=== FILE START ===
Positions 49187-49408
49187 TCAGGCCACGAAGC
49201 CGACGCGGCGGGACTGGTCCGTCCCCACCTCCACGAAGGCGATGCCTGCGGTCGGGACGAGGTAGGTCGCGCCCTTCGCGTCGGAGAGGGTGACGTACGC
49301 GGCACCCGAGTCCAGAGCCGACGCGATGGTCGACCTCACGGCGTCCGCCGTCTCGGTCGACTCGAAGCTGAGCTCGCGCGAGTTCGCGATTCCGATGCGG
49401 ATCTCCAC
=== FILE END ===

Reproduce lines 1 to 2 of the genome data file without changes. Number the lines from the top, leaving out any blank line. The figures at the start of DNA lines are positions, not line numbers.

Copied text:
Positions 49187-49408
49187 TCAGGCCACGAAGC